I’m trying my best not to establish a redundant theme, but Colors signifies another point in my life when I found out I was still learning about what I find beauty in and how much things can change in a short time. For me, this album represents a transition into the end of my college years and a time when I could begin to be the one to dictate how I want to live in the world. Colors is an incredible tapestry of dark, technical death metal and serene, calming moments of nearly a dozen other genres. As bi-polar as that sounds, the brilliance is in how perfectly Between the Buried and Me pulled it off. The composition is dense and intricate and the ride it takes you on is nearly unparalleled. After having listened to this album as many times as I have, for as many years as I have, I’m still picking apart little bits of the timing and hearing subtle sounds I’ve never noticed before. I know not everyone can even approach any kind of death metal or it’s derivatives with a good degree of tolerance, but this was one of the most important albums for me to really “get” what they were trying to say throughout the album and how it finds it’s own space in a generally over-saturated group of genres. That’s regardless of if you knew all the vocals (then it only gets better), which for me is a huge accomplishment.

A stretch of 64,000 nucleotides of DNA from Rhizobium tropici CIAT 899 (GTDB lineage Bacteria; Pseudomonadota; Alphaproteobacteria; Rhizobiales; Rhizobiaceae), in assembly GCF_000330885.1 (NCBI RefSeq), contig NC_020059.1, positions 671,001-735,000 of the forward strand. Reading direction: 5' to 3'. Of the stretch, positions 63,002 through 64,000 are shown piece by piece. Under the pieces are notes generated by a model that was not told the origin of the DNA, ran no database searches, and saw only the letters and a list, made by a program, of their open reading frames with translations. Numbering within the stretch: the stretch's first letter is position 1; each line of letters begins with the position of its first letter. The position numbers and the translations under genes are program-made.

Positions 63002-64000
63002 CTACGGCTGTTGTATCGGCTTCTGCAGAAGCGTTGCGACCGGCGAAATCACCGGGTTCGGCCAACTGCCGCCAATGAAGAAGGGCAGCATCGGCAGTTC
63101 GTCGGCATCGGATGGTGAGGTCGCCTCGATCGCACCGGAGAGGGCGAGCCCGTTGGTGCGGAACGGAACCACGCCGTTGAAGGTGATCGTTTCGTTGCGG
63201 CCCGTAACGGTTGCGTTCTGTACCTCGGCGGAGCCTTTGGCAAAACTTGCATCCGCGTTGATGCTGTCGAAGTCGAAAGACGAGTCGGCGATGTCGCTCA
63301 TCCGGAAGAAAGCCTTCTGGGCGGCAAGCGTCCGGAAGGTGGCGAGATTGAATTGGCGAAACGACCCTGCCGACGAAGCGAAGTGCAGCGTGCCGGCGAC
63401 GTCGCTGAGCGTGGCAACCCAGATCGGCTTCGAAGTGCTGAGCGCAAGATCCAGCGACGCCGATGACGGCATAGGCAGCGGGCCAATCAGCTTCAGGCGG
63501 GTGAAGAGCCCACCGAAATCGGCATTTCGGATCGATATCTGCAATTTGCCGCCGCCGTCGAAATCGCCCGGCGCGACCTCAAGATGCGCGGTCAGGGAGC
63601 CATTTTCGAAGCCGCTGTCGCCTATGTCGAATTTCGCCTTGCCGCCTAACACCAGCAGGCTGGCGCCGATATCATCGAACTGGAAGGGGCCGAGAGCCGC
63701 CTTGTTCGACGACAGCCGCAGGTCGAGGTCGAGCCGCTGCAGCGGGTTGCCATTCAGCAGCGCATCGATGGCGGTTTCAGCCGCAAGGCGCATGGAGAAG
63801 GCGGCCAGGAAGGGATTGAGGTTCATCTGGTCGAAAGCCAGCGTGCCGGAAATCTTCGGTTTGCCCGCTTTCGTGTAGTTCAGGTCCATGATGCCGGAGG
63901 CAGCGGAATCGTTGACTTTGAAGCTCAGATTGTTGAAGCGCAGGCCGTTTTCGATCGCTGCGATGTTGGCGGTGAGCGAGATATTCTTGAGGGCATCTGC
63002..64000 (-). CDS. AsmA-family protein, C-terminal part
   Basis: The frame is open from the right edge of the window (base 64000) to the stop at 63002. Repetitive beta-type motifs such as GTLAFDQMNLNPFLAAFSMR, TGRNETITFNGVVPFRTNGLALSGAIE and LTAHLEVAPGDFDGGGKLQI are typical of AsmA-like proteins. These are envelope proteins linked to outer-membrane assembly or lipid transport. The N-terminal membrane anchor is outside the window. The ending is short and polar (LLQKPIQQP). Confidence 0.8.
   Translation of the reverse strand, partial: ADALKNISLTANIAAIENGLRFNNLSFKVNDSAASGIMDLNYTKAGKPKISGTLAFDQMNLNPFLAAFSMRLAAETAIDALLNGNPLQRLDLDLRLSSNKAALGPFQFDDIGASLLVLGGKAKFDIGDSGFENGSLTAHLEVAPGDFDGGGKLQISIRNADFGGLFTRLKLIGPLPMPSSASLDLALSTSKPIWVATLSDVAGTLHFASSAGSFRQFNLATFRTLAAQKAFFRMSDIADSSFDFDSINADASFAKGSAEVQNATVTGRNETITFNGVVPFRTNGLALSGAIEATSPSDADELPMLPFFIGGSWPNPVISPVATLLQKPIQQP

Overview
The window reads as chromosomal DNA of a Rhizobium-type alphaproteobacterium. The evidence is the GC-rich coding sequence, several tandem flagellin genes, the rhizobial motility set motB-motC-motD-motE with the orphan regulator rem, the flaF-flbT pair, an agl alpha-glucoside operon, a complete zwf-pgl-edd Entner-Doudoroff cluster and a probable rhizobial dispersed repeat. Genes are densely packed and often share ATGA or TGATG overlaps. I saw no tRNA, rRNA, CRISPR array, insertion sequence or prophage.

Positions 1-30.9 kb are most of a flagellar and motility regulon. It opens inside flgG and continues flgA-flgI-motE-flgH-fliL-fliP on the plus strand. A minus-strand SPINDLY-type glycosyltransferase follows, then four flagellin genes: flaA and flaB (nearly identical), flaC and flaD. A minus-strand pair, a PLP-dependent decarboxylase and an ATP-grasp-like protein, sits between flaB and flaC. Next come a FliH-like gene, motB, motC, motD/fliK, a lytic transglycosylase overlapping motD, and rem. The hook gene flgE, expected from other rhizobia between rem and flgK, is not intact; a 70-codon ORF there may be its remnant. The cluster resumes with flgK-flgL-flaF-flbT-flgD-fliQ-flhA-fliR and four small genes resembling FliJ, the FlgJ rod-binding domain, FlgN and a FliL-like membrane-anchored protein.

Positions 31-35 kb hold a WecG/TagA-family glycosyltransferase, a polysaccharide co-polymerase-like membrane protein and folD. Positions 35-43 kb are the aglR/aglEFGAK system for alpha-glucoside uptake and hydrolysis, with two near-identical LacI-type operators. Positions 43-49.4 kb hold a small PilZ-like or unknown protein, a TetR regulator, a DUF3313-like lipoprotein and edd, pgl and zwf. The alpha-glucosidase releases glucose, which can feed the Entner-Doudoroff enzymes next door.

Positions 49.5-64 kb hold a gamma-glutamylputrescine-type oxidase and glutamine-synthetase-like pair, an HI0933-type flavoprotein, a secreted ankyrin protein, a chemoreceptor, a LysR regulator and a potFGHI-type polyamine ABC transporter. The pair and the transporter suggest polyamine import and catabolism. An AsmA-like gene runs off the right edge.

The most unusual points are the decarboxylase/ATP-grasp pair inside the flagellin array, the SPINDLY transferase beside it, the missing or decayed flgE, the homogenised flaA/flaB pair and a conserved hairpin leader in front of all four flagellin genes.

Minecraft – 7/10